ANCHORAGE - House Speaker Pete Kott predicts a statewide sales tax proposal will emerge sometime this week in the state Legislature.
Kott, an Eagle River Republican, said such as plan has "a good possibility" of success as lawmakers seek new revenues to reduce the state's budget deficit.
Gov. Frank Murkowski proposed cutting the fiscal gap by reducing education funding and eliminating the longevity bonus program, unpopular measures lawmakers are reluctant to approve.
The House Special Committee on Ways and Means is hammering out a revenue plan for this session. Co-chairman Jim Whitaker, a Fairbanks Republican, said the plan likely will combine a sales tax with other measures such as higher fees and a possible increase in the state gasoline tax.
"My charge from (the House speaker) is to get a package, get it ready and get it through," said Whitaker.
Whitaker wants to include a proposal to change the Alaska Constitution to limit how much the Legislature can spend each year. The exact nature of the limit is being debated, and the idea would have to be approved by voters.
Whitaker also hopes the Legislature will pass a change in rules governing the Alaska Permanent Fund, which could make hundreds of millions of dollars available annually. That, plus a sales tax and user fee package that raised about $250 million a year, could solve the state's budget shortfall, Whitaker said.
A year-round statewide sales tax of 2.5 percent would raise $250 million all by itself, if there were no exemptions for food or other items, according to the Department of Revenue.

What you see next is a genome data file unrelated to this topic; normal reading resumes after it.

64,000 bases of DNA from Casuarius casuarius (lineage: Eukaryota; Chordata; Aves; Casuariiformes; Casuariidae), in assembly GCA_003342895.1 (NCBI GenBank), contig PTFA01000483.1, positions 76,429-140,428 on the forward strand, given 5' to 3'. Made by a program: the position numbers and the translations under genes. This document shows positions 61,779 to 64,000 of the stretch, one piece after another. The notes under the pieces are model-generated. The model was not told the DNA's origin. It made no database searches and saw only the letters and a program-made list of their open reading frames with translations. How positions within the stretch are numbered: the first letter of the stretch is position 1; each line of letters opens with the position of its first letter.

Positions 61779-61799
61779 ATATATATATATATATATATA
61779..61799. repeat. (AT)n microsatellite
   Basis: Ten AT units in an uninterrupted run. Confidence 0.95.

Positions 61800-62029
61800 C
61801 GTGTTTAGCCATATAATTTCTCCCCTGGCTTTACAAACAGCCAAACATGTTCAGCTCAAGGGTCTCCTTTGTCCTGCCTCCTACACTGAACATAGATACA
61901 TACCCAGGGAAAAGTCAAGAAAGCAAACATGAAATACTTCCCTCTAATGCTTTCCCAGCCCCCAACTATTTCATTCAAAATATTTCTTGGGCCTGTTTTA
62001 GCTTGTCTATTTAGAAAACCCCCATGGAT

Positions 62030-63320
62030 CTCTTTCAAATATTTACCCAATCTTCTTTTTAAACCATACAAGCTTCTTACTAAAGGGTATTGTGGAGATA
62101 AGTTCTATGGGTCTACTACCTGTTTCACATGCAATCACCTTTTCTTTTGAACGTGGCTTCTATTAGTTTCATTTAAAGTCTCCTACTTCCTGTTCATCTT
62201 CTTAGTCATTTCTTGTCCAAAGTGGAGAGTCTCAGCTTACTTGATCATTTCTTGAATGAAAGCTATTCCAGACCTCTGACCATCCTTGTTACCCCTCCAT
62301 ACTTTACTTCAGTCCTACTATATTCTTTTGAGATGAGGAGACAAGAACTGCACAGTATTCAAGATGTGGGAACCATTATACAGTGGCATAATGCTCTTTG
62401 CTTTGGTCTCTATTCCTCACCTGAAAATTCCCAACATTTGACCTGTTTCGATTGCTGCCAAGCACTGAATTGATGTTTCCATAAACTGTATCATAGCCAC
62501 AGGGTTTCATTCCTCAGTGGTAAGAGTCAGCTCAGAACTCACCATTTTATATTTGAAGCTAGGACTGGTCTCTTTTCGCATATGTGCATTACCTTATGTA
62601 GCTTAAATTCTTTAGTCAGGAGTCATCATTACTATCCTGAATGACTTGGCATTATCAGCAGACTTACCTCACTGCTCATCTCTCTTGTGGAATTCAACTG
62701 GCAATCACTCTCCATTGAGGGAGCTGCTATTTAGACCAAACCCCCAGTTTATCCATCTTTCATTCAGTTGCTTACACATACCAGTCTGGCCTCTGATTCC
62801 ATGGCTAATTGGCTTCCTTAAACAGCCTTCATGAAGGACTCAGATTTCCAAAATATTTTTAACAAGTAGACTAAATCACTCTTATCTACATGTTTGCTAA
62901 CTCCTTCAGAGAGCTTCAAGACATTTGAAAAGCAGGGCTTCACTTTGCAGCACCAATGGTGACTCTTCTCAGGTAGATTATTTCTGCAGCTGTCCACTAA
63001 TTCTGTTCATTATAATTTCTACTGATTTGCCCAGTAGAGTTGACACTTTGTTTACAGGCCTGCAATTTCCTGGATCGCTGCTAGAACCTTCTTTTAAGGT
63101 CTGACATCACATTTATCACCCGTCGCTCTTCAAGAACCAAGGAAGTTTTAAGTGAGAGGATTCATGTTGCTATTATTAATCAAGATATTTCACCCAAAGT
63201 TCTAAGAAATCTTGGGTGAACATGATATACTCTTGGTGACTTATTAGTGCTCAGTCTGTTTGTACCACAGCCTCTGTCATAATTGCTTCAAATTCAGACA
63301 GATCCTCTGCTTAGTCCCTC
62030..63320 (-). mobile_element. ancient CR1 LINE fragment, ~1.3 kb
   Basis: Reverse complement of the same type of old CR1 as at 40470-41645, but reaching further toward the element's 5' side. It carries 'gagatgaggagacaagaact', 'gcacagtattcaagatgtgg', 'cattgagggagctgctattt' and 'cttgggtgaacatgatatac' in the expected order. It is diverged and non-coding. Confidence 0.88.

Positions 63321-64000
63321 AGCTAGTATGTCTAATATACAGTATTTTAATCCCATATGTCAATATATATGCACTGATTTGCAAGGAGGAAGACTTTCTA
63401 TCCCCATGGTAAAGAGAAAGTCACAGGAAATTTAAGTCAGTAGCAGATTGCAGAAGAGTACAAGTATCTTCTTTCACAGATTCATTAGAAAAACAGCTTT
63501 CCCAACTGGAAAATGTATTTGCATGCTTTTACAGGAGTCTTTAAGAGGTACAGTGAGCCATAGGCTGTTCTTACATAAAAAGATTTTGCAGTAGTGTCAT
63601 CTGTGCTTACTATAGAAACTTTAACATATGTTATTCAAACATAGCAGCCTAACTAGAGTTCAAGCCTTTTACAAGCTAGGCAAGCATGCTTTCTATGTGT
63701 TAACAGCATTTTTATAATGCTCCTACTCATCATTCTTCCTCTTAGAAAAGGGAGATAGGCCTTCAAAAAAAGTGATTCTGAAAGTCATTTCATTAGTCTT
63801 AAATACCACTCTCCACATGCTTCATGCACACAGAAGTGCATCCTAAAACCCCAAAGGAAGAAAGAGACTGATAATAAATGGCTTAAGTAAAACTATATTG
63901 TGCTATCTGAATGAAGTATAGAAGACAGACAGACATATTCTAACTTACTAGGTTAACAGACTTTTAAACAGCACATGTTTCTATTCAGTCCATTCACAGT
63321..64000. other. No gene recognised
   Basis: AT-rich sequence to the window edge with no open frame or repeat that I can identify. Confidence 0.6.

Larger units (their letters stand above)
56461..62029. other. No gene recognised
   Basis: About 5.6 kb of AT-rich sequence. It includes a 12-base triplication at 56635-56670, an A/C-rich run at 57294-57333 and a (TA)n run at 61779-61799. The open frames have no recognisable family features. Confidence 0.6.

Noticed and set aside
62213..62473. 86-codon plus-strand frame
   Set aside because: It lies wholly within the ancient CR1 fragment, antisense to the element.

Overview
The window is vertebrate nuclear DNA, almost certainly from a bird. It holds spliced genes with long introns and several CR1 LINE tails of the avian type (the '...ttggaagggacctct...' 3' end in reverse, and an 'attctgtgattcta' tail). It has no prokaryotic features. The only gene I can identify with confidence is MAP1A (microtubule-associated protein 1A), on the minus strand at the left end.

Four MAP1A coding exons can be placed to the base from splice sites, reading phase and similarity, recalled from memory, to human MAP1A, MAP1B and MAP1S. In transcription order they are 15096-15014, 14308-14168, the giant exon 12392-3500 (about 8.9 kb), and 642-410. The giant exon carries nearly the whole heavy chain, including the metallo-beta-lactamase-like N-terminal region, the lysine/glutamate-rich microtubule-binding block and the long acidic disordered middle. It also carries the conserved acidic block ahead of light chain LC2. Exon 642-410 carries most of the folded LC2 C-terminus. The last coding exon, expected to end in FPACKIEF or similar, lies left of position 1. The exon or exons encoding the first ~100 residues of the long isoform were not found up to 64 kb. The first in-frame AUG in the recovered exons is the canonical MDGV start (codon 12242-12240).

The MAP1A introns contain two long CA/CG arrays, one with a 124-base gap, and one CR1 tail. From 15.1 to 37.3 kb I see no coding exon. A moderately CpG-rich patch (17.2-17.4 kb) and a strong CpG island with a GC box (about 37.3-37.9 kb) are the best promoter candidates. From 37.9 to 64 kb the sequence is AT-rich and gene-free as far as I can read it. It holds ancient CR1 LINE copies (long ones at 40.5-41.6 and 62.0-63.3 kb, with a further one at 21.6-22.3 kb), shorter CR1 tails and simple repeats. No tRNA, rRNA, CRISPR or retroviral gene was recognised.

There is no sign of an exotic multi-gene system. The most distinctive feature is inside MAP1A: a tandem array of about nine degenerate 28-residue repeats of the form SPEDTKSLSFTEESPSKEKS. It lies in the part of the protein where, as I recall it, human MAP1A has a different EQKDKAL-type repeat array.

House members also could pursue a summer-only sales tax to target tourists and seasonal workers.
The permanent fund change would need a constitutional amendment and a statewide vote, which would take place in 2004.
Whitaker said he is unsure of the support in the House Republican majority for such proposals. He said he and Kott agree something needs to be done soon as the state budget reserve is expected to be gone in two or three years and House leaders want to save some of it as a cushion.
Even in the Senate, which has been passionately anti-tax in recent years, there is a growing call for bringing in money.
Senate Finance Co-chairman Gary Wilken, a Fairbanks Republican, said Senate budget leaders have followed the priorities of the public. They want to deny Murkowski's proposed cuts to local schools, and with the governor's support, give the University of Alaska a $9.5 million increase.
"Now we've got to make sure we've got the money to do it," Wilken said.